The first in a series of Idaho Department of Fish & Game public meetings on Idaho’s Wolf Management Plan took place in Jerome last night. The plan, IDFG maintains, is the result of a series of stakeholders’ meetings that included Livestock interests, sporting interests – including Sportsmen for Fish and Wildlife, and conservation interests represented by the Idaho Conservation League and Defenders of Wildlife.
There is no measure of the restorative niche that this predator contributes throughout Western ecosystems planned to be taken by IDFG, nor does the wolves’ important role inform management in any way other than to trip measures of “control”. State management’s posture maintains wolves as problematic and seemed to pay little heed to any interest other than Livestock and big docile game. Even in maintaining 10 – 15 packs in the state, the motive was characterized in terms of protecting Livestock and big game interests from future federal protection of wolves.
The theme of this meeting was “CONFLICT” and that the management of wolves will be based on predominantly two things:
The first is that management will focus on “control” of wolves in conflict with livestock – on public land or otherwise – and on “control” of wolves in conflict with large game objectives – elk and deer. “Controls” include hunting, trapping, and a continued reliance on Wildlife Services. No mention of poison either way. Management zones will mirror big game hunting zones, an arrangement that makes it easier to determine allowable wolf numbers within each zone in reaction to “conflicts” and to big game objectives for particular zones.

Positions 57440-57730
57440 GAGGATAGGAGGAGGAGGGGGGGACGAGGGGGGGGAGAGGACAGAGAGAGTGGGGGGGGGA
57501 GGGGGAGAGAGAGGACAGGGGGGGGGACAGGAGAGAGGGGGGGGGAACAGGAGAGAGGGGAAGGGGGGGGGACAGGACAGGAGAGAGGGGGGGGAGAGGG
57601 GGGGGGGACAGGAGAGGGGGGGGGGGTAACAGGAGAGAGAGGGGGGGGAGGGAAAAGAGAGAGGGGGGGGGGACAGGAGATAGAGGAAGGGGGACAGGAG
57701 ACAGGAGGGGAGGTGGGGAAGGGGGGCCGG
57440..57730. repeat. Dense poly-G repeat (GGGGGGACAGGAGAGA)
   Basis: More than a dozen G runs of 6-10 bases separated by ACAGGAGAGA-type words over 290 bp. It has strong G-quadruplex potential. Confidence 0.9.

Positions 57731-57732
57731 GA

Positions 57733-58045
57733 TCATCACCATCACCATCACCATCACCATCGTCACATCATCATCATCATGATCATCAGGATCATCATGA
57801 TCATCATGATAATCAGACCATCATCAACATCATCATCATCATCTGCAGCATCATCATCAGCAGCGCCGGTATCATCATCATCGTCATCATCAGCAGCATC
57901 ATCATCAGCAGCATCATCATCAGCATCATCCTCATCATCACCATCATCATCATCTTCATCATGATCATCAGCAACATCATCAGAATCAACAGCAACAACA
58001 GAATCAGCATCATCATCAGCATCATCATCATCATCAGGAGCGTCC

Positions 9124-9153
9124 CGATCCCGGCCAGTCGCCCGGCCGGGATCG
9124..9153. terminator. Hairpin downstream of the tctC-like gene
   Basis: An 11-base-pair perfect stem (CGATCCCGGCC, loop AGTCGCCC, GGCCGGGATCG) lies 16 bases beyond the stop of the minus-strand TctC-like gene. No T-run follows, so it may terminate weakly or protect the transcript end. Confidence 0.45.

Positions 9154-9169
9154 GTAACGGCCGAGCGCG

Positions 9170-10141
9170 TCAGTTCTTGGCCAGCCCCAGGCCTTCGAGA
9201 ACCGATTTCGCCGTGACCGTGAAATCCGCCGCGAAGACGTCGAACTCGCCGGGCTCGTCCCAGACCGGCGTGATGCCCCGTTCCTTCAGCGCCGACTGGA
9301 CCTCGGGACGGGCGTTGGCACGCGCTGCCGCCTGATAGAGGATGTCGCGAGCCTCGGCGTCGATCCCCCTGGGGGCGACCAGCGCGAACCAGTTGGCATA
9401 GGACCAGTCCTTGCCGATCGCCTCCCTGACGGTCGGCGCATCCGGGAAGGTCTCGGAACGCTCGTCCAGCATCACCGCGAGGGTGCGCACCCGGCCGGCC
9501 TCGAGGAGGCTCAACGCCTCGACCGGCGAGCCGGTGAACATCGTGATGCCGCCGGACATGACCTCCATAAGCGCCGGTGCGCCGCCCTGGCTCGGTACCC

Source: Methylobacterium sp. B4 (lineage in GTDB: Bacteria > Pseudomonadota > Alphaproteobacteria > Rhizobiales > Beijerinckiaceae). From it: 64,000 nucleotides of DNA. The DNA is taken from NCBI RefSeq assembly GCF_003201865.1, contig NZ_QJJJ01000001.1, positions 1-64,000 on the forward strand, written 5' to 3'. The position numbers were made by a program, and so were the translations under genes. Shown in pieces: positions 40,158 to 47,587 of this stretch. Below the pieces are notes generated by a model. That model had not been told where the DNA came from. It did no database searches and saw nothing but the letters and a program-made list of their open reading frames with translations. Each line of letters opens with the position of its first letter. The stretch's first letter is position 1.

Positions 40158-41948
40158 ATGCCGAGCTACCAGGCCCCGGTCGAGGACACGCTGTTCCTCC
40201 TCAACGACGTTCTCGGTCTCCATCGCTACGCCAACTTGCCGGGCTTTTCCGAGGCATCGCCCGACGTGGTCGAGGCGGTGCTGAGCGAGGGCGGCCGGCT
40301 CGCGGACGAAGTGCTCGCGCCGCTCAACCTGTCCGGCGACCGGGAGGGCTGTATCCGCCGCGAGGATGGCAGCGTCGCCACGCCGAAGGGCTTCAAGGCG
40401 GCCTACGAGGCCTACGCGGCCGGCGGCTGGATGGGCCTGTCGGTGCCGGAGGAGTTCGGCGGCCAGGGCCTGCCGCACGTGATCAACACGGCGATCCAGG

The second basis for management is to prevent re-listing. This is the only metric that is evaluated in terms of the wolves themselves being of any value. 10 -15 packs will be maintained.
In all fairness a couple wolf watching areas would be established once IDFG can identify areas in Idaho that will not interfere with Livestock’s intolerance nor big game objectives. These areas came about in response to conservation steakholders’ participation in the plan’s behind closed doors development.
Funds for management will no longer be appropriated by federal legislative earmark, instead the Executive budget will appropriate monies for the state to manage wolves.